Giving back a priority for business
Published 1:00 am Sunday, February 26, 2017
GLENVILLE — One local business branch is all about giving back to the community that supports it.
The Glenville POET location has been heavily involved with area causes for years. Having partnered with the Salvation Army for the past three years, the company’s employees have taken part in providing meals for families around Thanksgiving and Christmas, toy giveaways, bell ringing and sponsoring less fortunate families during the Christmas season.
According to Glenville POET General Manager Steve McNinch, the business’s charitableness was ignited after competing with a sister plant in Hanlonton, Iowa, years ago over which branch could donate the most. Since then, McNinch said the employees in Glenville have taken it upon themselves to support the surrounding area.
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“It was very impactful in that first year,” he said. “It went a long way in raising awareness.”
According to Glenville POET accountant Jenni Hanna, the plant then partnered with the Salvation Army to get lists of what was needed and when. Along with the Salvation Army partnership, Hanna said the plant’s outreach work has expanded through other outlets, as well, and it especially focuses on ways to provide agriculture-based support and ways to benefit youth-oriented organizations.
Over the years, helmets that cleared newer concussion-awareness guidelines were donated to the Glenville-Emmons High School football team, new uniforms were purchased for the high school’s volleyball team, new equipment was donated to the marching band and winter outerwear was provided for school children in need. The plant also helps sponsor the Corey Goodnature memorial golf tournament each year, and helps support Ducks Unlimited and Pheasants Forever events. It contributed $25,000 to Naeve Hospital renovations and sponsored veterans memorial bricks. Employees have also donated additional time and resources to the American Red Cross and the American Cancer Society’s Relay for Life, among other events and organizations.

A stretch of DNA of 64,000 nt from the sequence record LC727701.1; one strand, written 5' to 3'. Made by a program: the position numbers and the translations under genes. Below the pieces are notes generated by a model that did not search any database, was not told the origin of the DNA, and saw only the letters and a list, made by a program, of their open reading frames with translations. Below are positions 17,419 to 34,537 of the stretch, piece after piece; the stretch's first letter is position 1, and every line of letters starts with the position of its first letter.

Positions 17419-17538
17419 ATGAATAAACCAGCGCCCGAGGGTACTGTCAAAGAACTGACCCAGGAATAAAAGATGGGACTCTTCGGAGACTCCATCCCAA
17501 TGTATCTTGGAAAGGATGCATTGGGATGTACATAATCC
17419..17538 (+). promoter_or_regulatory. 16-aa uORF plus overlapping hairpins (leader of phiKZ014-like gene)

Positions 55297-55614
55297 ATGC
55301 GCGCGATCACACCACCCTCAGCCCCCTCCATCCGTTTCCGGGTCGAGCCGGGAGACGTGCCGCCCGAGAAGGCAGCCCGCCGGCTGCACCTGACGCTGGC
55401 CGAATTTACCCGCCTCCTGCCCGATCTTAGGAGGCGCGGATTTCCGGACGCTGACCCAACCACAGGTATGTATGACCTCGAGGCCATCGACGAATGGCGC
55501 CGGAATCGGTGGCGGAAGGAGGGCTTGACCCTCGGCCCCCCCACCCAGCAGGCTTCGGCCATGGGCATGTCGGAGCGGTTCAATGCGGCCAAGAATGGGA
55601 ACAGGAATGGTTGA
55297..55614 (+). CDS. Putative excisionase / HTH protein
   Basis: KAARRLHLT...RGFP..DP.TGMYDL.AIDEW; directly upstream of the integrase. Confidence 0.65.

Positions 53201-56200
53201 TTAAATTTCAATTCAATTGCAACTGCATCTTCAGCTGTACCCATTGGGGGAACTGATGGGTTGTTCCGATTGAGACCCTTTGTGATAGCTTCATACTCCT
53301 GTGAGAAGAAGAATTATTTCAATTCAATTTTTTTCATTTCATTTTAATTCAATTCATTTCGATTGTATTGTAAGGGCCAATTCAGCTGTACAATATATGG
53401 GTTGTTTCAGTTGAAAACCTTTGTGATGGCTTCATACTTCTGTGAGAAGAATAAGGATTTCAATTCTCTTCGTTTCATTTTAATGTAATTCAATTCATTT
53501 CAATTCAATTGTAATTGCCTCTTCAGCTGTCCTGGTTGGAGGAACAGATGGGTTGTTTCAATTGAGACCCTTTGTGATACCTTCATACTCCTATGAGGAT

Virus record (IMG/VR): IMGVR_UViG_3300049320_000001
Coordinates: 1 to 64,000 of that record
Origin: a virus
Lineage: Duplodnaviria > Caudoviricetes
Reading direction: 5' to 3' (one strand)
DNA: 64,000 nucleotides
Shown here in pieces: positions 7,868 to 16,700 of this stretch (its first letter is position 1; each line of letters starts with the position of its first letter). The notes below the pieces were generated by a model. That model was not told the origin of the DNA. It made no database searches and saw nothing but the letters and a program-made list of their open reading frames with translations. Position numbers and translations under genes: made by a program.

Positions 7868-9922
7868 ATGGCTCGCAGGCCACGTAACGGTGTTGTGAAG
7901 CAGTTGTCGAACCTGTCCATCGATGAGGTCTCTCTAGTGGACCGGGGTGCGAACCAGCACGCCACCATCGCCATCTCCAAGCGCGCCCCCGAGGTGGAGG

McNinch said God and faith are specifically listed in POET’s vision statement, and through that mission statement the business encourages its employees to be more conscientious about the local community. That vision statement also largely applies to the Ethanol Cares foundation the company has been a part of for about 15 years, during which time Hanna said over $55,000 was raised to help over 350 families in need through the foundation.
“Companies like ours can’t exist without the local population,” McNinch said. “If they need something they know they can call us.”
Hanna said awareness has also supported the plant’s own employees in their times of need, especially when one of their own employees lost their home to a house fire last year.
“You never know when it’s going to be you that needs help,” Hanna said.
McNinch said that spirit of charity and giving is something that persists in all of the POET plants throughout the six different states they occupy.
“I think it’s what you’re supposed to do,” McNinch said. “To be a successful business in the community, you have to help the community.”